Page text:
By Jim Schutze
By Rachel Watts
By Lauren Drewes Daniels
By Anna Merlan
By Lee Escobedo
By Alice Laussade
By Scott Reitz
Tellingly, the band would distance itself from the debut when it came time to release the stripped-down, unhewn Initiation in 1994. During an interview with the Observer in January of that year, band members seemed to apologize for the first record's excesses. They weren't ashamed of their ambition, but embarrassed it had failed to make the transition from stage to studio.
"After it got done and we listened to the first record, it was like, 'Well, maybe we shouldn't have tried that,'" Mike Graff said at the time. "We should have just played music instead."
Which is what they did on Initiation, and the record was significantly better than its predecessor--louder, faster, funnier. It didn't need to prove how smart it was, only how rock it was, and for a while, "Infested!" found its way onto MTV and the playlists of not a few modern-rock stations across the country--in San Francisco, Phoenix, Denver, Atlanta, and a few other major markets. But it never became much of a hit in Dallas, Jaffe says, garnering only a little airplay on the Edge and Q102, and then, it was often during the late-night shift. To make matters worse, "Infested!" was, for a few weeks in 1994, among the top five most-requested songs added to radio--until it just disappeared.
"'Infested!' was almost a novelty," says Redbeard. "It wasn't representative of the band, but for some reason, people made 'Infested!' a minor hit in the world of industrial dance-rock music, and this is a perfect case of how a tag can be stapled to your behind and how it's damned hard to get rid of it. Sometimes a hit, if it's a novelty, can be a bane and not a boon."
The song "collapsed," says Jaffe, who blames the band's inability to score a hit single on the fact that Zoo Records never offered any big push behind Initiation. In fact, Course had nothing but bad luck at the label, he says. "At the height of 'Infested!,' the head of promotion at Zoo had a heart attack and went from Los Angeles to Atlanta," Jaffe explains. "The girl who was the head of alternative promotion at Zoo moved to Radioactive Records, and there was never any replacement made. They had a small field staff at Zoo, and when you cut off the head of a midget, you have two stumps, not two legs."
But that didn't stop Course from building a studio near downtown Dallas and beginning work on its third album for Zoo. The only problem was, come 1997, there wasn't a Zoo Records to deal with--the label folded its Los Angeles offices at the beginning of the year and died a quick, ugly death. Jaffe knew it was coming and, in the fall of 1996, set up a couple of showcase gigs, trying to sell the group to a new label. He says that he wrangled at least nine A&R reps from various majors for a show at Trees, but that it wasn't one of Course's best outings--"the kids loved it," he explains, "but they weren't in fighting trim"--and he had no takers. A show at Rick's in Denton the following week convinced TVT's Tom Sarig to sign Course, and in February 1997, it was a done deal.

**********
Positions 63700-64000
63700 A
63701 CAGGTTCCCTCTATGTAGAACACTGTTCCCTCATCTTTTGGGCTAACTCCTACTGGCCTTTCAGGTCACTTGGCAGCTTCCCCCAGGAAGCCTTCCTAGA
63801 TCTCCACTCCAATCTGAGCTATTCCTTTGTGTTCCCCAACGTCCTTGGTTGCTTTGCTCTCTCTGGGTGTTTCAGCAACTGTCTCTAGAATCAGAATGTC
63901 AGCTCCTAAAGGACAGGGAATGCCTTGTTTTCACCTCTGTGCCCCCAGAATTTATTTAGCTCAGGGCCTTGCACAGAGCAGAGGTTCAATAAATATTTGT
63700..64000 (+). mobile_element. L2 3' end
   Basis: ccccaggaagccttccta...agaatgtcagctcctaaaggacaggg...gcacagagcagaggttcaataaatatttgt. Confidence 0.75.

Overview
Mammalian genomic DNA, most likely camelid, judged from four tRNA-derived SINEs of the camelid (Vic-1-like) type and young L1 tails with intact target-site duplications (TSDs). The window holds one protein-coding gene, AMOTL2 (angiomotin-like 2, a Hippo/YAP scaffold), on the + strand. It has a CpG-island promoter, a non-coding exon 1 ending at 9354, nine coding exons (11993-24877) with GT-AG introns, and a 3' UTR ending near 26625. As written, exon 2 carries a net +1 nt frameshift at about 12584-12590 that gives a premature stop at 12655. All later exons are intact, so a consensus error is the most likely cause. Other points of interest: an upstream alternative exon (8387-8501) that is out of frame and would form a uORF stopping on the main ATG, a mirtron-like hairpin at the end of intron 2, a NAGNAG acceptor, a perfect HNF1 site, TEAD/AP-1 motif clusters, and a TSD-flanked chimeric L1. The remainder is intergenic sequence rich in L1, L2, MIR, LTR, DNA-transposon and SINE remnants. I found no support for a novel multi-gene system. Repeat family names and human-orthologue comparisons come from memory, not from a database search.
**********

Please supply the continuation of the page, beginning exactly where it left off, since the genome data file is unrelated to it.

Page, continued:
A year later, Telepathic Last Words was released, and then...nothing. All the momentum (a word industry insiders so love to bandy about, as though it means anything) from "Infested!" disappeared after four years; Course of Empire might as well have been a new band even as far as local radio was concerned. Jaffe says it was a "fucking crime" that Course couldn't get played on local radio. More likely, Course's time had come and gone at corporate-controlled, lowest-common-denominator radio.
Redbeard says that at the beginning of the year, TVT brought radio programmers from all over Texas to Dallas to hear Telepathic Last Words and see the band perform. He recalls that during a dinner, music directors from such cities as El Paso, San Antonio, Austin, and Lubbock were complaining that they couldn't play Course because the band was too industrial.
"And I said, 'Have you seen them in the last year or heard the album?' and of course it was like, no," Redbeard recalls. "There was this preconceived notion of what Course of Empire was before people got to the music, and in my experience, preconceived notions are hard to dispel."
And so the band disappears for good on July 18. Jaffe and Jerome both hope some "miracle" happens and "Captain Control" becomes the hit single this band has always craved, forcing them to hit the road again and support Telepathic Last Words, which TVT publicist Carleen Donovan says has sold 19,400 copies since its January release.
But Stevenson says that even if the single breaks at radio--don't hold your breath--this is the end of Course of Empire.
"I thought they would be a platinum-plus band," Jaffe says, the unhappiness creeping into his voice. "I think they have more talent than 99 percent of the other bands out there. They were writing smart songs in a genre not known for that...I thought they could cross over to a far more mainstream audience and had a really good live show. It was interesting, it was different, they were musical, and they were entertaining. What more did they need?"